Defendant moved to sever the charges so that the charges relevant to

each incident would be adjudicated in separate trials. The trial court denied

the motion.

      Defendant and Logan were tried before a jury over twelve days. The

State presented the testimony of ten of the victims, two cooperating witnesses,

investigating officers from several police departments, and other law

enforcement personnel.

      At the close of the evidence, the trial court conferred with counsel and

prepared a jury charge. The court read the charge to the jury and sent the

written instructions into the jury room for use during deliberations.




1
  Mansaray and Goree entered into plea agreements with the State and pled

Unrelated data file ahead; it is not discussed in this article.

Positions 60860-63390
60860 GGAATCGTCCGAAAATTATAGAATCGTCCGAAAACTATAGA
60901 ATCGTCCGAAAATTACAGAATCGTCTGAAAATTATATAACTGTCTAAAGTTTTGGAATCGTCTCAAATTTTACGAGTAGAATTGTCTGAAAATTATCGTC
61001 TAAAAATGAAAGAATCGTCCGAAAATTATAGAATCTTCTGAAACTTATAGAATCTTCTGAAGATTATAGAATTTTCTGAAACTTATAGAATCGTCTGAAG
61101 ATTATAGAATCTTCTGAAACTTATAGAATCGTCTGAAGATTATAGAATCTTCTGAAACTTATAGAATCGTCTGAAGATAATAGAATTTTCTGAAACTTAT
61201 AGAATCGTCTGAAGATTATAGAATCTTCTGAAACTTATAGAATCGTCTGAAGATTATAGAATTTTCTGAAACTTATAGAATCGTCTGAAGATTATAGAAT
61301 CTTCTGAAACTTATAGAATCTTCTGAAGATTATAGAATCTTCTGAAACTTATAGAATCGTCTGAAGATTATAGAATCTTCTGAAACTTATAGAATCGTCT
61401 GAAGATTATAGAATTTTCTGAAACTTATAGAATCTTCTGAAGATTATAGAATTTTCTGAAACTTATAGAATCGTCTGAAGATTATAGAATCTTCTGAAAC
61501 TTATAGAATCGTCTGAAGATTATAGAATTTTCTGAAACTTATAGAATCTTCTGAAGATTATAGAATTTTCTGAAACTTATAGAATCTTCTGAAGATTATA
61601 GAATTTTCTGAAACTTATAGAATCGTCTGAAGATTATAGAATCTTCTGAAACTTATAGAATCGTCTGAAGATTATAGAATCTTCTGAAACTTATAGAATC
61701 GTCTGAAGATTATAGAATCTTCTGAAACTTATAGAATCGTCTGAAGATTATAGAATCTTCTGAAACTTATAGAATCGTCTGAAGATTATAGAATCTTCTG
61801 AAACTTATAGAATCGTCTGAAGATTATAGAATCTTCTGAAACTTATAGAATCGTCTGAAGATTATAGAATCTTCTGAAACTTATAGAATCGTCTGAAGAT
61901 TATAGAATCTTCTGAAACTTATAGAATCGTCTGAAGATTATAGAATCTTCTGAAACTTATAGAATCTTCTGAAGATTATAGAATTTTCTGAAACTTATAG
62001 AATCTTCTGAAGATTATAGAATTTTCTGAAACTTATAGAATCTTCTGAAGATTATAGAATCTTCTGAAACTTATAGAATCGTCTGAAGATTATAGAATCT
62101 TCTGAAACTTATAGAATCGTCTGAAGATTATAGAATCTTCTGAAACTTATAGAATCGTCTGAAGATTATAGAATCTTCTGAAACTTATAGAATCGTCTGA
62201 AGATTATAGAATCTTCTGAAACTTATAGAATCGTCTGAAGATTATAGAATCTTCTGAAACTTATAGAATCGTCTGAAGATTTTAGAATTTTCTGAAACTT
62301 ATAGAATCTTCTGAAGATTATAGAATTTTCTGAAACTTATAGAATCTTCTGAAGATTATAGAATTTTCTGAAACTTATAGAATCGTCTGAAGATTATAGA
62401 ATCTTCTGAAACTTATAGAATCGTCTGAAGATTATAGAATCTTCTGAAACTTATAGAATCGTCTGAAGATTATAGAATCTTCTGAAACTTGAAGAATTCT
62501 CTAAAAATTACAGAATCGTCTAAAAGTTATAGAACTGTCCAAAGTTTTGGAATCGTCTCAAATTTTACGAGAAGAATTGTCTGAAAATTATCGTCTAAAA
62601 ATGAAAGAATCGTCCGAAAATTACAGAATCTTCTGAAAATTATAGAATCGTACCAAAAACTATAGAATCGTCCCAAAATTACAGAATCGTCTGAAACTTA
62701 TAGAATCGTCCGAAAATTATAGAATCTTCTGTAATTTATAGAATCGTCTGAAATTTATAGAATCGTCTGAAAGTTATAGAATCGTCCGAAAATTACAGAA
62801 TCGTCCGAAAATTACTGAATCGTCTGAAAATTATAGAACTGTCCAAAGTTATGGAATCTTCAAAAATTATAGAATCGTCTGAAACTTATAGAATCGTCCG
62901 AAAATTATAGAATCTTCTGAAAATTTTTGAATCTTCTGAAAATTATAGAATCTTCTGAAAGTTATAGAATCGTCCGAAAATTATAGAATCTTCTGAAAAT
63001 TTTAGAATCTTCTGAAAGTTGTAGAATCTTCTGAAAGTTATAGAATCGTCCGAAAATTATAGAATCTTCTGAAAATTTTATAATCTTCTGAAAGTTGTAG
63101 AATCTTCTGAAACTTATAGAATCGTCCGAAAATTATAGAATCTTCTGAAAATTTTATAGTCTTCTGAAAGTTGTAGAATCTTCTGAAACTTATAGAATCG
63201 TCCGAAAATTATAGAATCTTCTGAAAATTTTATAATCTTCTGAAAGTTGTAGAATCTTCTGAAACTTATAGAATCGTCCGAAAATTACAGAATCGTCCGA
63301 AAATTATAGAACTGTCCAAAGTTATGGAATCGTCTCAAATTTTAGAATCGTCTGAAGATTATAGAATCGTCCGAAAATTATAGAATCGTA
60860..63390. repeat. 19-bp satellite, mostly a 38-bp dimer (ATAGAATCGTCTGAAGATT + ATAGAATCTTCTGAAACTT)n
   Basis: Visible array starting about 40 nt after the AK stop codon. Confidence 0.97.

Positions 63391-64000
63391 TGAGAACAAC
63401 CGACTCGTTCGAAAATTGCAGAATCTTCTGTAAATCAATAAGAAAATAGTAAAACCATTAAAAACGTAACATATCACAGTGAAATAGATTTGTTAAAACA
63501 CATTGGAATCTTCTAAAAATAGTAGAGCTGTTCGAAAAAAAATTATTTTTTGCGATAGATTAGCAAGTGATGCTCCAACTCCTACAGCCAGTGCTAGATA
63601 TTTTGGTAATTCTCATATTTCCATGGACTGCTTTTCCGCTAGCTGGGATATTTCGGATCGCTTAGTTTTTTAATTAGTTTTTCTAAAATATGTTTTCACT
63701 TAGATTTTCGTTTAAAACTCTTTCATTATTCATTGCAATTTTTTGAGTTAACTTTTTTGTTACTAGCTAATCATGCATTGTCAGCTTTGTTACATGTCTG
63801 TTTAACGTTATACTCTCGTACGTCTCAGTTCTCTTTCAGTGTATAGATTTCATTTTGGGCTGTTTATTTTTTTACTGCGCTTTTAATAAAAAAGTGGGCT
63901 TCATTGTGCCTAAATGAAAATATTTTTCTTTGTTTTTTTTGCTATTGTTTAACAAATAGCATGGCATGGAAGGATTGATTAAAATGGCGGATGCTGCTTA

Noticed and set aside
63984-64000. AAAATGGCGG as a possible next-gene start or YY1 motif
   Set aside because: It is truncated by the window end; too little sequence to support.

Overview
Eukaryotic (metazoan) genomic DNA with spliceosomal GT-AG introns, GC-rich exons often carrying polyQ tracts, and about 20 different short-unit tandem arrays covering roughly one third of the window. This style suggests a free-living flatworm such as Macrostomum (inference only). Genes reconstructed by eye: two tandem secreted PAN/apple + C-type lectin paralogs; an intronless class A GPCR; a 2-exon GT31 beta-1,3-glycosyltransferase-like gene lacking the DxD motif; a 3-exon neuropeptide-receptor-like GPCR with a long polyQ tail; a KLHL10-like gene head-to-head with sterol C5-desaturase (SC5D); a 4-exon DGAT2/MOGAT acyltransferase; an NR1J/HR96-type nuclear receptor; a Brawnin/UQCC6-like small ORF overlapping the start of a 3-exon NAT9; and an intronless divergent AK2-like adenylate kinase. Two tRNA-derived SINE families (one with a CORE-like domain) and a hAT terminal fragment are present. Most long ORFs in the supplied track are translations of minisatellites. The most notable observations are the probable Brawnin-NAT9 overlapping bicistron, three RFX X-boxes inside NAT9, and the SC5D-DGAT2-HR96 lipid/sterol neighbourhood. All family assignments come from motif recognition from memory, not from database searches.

guilty to certain charges against them prior to trial.
                                           8
      The jury charge addressed the jury’s obligation to consider not only

charges set forth in the indictment, but also lesser-included offenses as

instructed by the court.

      In the charge, the trial court addressed the eleven charges of first-degree

kidnapping pending against defendant and the three first-degree kidnapping

charges pending against Logan.

      The court set forth the elements of the first-degree offense, including the

element that defendant did not “release[] [the victim] unharmed and in a safe

place prior to apprehension.” Tracking the pertinent Model Jury Charges, the

trial court also instructed the jury about three lesser-included offenses: